PROFESSOR Stephen Hawking has attacked the government’s NHS policies, and health secretary Jeremy Hunt in person, and warned they are seeking to bring in a ‘US-style insurance system’.
In a speech on Saturday at the Royal Society of Medicine in London, organised to air concerns about the future of the NHS, the world famous Cambridge University scientist attacked the Tory government head on: ‘The crisis in the NHS has been caused by political decisions.
‘The political decisions include underfunding and cuts, privatising services, the public sector pay cap, the new contract imposed on the junior doctors and removal of the student nurses’ bursary. Failures in the system of privatised social care for disabled and elderly people has also placed additional burden on the NHS.’
Hawking warned: ‘The NHS must be preserved from commercial interests and protected from those who want to privatise it. ‘The huge increase in the use of private agency staff, for example, inevitably means that money is extracted from the system as profit for the agency, and increases costs for the whole country. The more profit is extracted from the system, the more private monopolies grow and the more expensive healthcare becomes.
‘We must prevent the establishment of a two-tier service, with the best medicine for the wealthy and an inferior service for the rest. International comparisons indicate that the most efficient way to provide good healthcare is for services to be publicly funded and publicly run. We see that the direction in the UK is towards a US-style insurance system, run by the private companies, and that is because the balance of power right now is with the private companies.’
He singled out health secretary Hunt, who claimed that 11,000 patients a year died because of understaffing of hospitals at weekends. Hawking said that four of the eight studies cited by Hunt were not peer reviewed and that he ignored 13 papers which contradicted his statements.
The author of ‘A Brief History of Time’ said: ‘Speaking as a scientist, cherry picking evidence is unacceptable. When public figures abuse scientific argument, citing some studies but suppressing others, to justify policies that they want to implement for other reasons, it debases scientific culture. One consequence of this sort of behaviour is that it leads ordinary people not to trust science, at a time when scientific research and progress are more important than ever, given the challenges we face as a human race.’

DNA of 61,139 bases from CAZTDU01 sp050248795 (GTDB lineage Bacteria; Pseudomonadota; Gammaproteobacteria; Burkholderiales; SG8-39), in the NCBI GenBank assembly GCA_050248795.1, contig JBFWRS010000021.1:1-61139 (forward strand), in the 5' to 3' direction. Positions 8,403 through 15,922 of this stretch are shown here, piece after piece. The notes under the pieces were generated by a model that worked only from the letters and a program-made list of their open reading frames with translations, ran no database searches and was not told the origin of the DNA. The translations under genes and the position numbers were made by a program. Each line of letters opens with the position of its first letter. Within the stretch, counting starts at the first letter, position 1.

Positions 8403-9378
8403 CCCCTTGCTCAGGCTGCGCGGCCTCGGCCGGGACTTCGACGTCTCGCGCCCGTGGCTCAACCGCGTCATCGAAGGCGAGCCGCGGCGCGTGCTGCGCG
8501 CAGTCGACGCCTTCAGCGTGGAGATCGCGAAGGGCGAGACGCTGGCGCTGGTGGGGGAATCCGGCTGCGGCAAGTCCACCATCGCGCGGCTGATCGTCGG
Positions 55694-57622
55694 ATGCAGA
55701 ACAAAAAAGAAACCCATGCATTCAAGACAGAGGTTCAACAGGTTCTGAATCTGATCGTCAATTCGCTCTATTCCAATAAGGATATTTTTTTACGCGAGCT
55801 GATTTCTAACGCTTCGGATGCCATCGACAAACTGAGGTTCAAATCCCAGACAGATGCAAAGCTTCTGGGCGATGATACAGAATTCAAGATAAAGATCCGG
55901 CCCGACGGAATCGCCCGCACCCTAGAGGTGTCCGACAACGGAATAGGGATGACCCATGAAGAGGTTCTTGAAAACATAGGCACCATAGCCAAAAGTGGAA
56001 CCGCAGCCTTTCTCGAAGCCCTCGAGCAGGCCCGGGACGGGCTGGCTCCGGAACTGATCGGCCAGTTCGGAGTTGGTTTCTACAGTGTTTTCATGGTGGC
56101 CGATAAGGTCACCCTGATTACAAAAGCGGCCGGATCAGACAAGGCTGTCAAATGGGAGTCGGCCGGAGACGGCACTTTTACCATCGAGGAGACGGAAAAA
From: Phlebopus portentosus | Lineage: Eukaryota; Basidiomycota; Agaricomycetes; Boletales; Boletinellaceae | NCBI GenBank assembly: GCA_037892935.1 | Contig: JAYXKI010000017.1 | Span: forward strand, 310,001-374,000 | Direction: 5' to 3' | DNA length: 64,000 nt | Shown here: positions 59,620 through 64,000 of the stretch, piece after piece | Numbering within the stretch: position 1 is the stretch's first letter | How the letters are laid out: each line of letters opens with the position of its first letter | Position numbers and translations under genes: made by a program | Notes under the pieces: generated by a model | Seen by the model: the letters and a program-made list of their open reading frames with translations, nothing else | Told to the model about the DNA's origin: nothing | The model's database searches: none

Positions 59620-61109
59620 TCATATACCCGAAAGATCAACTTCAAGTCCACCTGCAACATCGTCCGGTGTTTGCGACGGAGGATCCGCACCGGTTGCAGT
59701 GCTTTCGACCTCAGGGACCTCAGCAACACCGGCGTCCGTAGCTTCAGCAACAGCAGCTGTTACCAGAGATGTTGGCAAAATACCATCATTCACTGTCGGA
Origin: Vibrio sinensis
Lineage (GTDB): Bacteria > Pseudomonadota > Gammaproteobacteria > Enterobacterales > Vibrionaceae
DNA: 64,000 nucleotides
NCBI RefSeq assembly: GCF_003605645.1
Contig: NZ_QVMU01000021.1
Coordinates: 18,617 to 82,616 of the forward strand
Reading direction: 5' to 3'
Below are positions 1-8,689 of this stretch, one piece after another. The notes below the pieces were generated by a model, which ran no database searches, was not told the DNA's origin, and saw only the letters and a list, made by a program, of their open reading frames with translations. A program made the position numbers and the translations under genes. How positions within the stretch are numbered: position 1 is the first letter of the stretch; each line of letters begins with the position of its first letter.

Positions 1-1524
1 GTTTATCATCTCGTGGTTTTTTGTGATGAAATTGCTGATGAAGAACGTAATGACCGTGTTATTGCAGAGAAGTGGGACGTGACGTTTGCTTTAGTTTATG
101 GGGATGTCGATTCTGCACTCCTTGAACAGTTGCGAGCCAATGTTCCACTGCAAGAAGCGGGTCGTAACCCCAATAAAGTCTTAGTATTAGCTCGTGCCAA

The scientist, who suffers from motor neurone disease, said he wouldn’t be alive if it wasn’t for the NHS. Listing a number of occasions on which the NHS was there for him, Hawking said: ‘I have had a lot of experience of the NHS and the care I received has enabled me to live my life as I want and to contribute to major advances in our understanding of the universe.’
He declared: ‘When politicians and private healthcare industry lobbyists claim that we cannot afford the NHS, this is the exact inversion of the truth. We cannot afford not to have the NHS.’
Health secretary Hunt responded on Twitter accusing Hawking of lying: ‘Most pernicious falsehood from Stephen Hawking is idea govt wants US-style insurance system.Is it 2 much to ask him to look at evidence?’
Labour leader Jeremy Corbyn said Hawking is a ‘brilliant scientist’ with a ‘brilliant mind’ who should be listened to. Speaking to broadcasters in north Wales, Corbyn added: ‘And if Stephen Hawking is saying that our NHS is under threat and in danger and in crisis then I think we need to listen very very carefully with what he has to say. I admire Stephen and I agree absolutely with what he said.’